The Tetley Jerwood Commissions are part of our Development Programme Fund that provides funding for arts organisations who, with vision and skill, can deliver transformational development opportunities for artists, curators and/or producers.
The three projects were selected from a shortlist of 30 nominated by artists and curators who have deep knowledge of artistic practice in the North of England. The final three were selected by Eoin Dara, Head of Exhibitions, Dundee Contemporary Arts; Zoé Whitely, Director, Chisenhale Gallery and Bryony Bond, Director, The Tetley.
The selected artists/curators are: Emily Hesse, Samra Mayanja and ROOT-ed Zine
The Tetley Jerwood Commissions will give these three practitioners/collectives the opportunity to develop a significant body of work, or curate a group exhibition, with the support of a dedicated mentor, a research and development budget, a production budget and institutional backing.
Hesse’s exhibition commission will centre around The Witches Institution, a project Hesse has been developing in partnership with academic Andrea Phillips.
Hesse describes The Witches Institution as:
“a collaborative series of experimental works, discussions and experiences that aim to think about, in this current moment of hypocritical political structures, what a cultural institution run by alternative magic could physically manifest as.”
Emily Hesse is a multidisciplinary visual artist based in the Tees Valley. Her work questions and aggravates social and political power dynamics on both a micro and macrocosmic scale, through revolutionary thinking, philosophy, regional folk histories, collective action and the use of land and its associated materials as a physical form of protest.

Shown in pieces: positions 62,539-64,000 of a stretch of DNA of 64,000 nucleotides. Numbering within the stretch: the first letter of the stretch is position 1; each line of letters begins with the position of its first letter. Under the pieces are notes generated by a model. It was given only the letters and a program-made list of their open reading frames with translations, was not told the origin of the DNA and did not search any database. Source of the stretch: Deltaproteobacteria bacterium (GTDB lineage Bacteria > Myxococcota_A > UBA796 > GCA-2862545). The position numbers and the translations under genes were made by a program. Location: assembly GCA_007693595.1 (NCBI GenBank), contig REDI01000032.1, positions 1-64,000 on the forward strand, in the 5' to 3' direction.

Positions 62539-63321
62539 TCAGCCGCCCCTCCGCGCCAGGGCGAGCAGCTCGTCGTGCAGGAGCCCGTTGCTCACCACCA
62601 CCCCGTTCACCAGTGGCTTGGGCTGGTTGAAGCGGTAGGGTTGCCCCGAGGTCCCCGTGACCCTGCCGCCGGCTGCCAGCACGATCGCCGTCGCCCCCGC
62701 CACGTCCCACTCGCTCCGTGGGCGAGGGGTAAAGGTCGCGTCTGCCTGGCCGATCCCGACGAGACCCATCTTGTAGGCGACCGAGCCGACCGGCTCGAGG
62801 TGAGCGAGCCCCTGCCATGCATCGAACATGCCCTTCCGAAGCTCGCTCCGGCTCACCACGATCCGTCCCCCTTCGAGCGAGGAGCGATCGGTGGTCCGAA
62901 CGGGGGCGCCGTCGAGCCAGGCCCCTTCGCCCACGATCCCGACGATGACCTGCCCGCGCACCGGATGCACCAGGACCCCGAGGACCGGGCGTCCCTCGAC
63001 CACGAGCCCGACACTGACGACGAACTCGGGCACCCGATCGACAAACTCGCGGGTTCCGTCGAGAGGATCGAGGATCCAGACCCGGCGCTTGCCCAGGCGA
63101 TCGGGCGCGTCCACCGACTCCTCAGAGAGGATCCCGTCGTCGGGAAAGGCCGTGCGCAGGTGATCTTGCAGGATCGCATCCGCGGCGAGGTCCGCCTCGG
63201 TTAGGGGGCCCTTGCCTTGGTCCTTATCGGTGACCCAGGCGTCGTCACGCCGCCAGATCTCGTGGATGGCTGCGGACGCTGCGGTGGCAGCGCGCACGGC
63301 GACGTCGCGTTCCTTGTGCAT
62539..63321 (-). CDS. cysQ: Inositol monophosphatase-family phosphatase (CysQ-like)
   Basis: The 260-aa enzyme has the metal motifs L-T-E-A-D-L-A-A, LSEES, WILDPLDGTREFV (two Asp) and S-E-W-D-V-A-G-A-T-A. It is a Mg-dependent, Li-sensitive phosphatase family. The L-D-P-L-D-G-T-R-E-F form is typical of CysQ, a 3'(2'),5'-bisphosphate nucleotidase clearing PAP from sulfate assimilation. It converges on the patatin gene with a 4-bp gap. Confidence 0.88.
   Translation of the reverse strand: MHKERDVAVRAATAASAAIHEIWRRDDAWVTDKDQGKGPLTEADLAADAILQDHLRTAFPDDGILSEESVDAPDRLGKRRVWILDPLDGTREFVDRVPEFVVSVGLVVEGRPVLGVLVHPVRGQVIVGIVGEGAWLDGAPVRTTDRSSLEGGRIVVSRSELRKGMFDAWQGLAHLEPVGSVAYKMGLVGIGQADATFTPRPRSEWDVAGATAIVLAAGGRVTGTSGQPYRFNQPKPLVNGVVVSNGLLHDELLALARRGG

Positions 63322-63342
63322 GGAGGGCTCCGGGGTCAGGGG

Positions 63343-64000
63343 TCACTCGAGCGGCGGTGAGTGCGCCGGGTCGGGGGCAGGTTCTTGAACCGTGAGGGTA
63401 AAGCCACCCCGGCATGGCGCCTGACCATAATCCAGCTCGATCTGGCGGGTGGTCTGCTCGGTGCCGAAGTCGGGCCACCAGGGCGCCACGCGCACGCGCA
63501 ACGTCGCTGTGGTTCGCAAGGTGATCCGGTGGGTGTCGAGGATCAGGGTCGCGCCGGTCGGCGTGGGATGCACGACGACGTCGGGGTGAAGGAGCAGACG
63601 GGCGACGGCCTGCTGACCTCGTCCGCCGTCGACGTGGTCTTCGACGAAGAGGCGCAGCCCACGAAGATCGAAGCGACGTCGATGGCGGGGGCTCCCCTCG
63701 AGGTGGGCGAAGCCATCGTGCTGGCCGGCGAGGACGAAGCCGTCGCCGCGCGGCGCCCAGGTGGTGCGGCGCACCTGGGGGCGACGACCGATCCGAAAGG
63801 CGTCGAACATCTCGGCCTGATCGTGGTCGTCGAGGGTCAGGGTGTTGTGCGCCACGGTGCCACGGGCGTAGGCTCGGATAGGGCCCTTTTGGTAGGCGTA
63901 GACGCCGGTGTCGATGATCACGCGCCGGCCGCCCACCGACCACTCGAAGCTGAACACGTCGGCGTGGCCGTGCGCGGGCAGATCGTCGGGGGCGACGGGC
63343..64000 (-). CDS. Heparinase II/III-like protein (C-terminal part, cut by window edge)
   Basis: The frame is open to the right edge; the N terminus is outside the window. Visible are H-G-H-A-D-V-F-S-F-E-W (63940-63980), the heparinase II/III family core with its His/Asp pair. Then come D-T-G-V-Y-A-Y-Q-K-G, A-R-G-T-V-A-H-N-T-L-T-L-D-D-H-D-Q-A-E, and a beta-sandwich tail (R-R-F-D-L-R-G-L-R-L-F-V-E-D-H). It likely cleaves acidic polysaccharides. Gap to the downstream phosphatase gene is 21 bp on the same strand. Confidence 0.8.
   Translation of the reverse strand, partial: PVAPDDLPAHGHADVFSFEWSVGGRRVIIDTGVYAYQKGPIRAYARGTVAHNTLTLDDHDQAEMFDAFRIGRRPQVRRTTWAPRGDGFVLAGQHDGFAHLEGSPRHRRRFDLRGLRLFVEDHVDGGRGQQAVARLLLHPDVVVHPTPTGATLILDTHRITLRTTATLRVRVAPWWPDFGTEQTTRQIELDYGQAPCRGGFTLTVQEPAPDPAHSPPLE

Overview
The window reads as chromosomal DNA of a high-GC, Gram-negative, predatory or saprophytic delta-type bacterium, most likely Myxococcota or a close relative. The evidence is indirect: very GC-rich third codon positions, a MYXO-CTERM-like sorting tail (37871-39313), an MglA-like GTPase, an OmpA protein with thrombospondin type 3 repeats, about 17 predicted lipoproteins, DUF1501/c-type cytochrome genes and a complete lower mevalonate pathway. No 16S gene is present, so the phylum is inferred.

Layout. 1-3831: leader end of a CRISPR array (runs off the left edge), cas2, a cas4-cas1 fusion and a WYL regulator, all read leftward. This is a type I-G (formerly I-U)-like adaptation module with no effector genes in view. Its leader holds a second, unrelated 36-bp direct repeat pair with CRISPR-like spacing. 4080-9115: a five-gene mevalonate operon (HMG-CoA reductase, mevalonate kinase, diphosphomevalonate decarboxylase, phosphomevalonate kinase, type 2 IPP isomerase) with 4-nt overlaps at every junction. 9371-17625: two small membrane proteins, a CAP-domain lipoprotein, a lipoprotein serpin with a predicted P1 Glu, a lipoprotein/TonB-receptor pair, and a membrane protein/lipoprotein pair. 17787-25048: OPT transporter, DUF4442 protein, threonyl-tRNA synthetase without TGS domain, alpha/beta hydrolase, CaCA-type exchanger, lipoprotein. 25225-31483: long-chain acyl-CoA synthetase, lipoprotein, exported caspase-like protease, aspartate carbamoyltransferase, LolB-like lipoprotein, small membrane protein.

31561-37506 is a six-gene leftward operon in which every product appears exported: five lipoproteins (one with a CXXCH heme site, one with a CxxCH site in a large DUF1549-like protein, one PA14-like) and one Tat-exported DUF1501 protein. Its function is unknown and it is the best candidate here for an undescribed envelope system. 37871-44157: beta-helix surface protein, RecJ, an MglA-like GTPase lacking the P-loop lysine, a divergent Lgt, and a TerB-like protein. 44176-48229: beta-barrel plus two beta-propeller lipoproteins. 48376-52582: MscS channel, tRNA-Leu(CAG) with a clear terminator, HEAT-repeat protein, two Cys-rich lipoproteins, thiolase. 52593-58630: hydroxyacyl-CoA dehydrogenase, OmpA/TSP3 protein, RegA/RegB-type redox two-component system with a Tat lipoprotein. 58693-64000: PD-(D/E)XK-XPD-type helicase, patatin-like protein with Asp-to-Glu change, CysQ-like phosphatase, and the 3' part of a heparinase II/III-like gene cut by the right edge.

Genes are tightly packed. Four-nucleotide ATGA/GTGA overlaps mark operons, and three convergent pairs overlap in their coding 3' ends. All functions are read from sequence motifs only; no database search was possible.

For The Tetley Jerwood Commissions, Mayanja proposes to develop a new body of work resulting from a lone expedition around the UK, in search of British materials and methods to make bark cloth, a Ugandan fabric used predominantly for burial.
Leeds-based Mayanja describes her film works as seeking to “acknowledge, collect and archive accessible, decentralised and dislocated images of black people and their environments – in an effort to commune disparate voices.” Mayanja studied Economics and went to Leeds Arts University to complete a Foundation in Art & Design in 2017. Since then, Mayanja has exhibited at Signal Film & Media, Barrow-in-Furness and MAMA, Rotterdam, Netherlands. Mayanja has performed at Centre for Live Art Yorkshire (CLAY), Leeds and Kampnagel, Hamburg, Germany.
ROOT-ed Zine propose to develop an exhibition entitled Past (Retrospect), Present (Reality) and Future (Reform), The exhibition will feature work by emerging BIPoC artists from, or based in, the North West of England.
“This year has been turbulent for many and has made a lot of us pause and reflect on the Past, the Present and the Future. During the chaos we’ve also been reflecting, and have noticed centenary cycles of oppression and want to preserve this knowledge in order to disrupt the cycle and make change.”
ROOT-ed Zine is a magazine and social platform founded by artists Amber Akaunu and Fauziya Johnson, both based in Liverpool. The project is dedicated to supporting Black, Asian and PoC creatives that are from, or are based within, the North West of England. ROOT-ed highlights topics that concern taboos within their community, such as interpersonal and social issues, including ethnic hair, mental health and QTIPOC. ROOT-ed Zine was first published March 2018, this first issue included an exclusive interview with Turner prize winning artist, Lubaina Himid, editions have also included artists and creatives from the North West and around the world including Tiffany Leung, Salma Noor, Elliss Thompson and many more.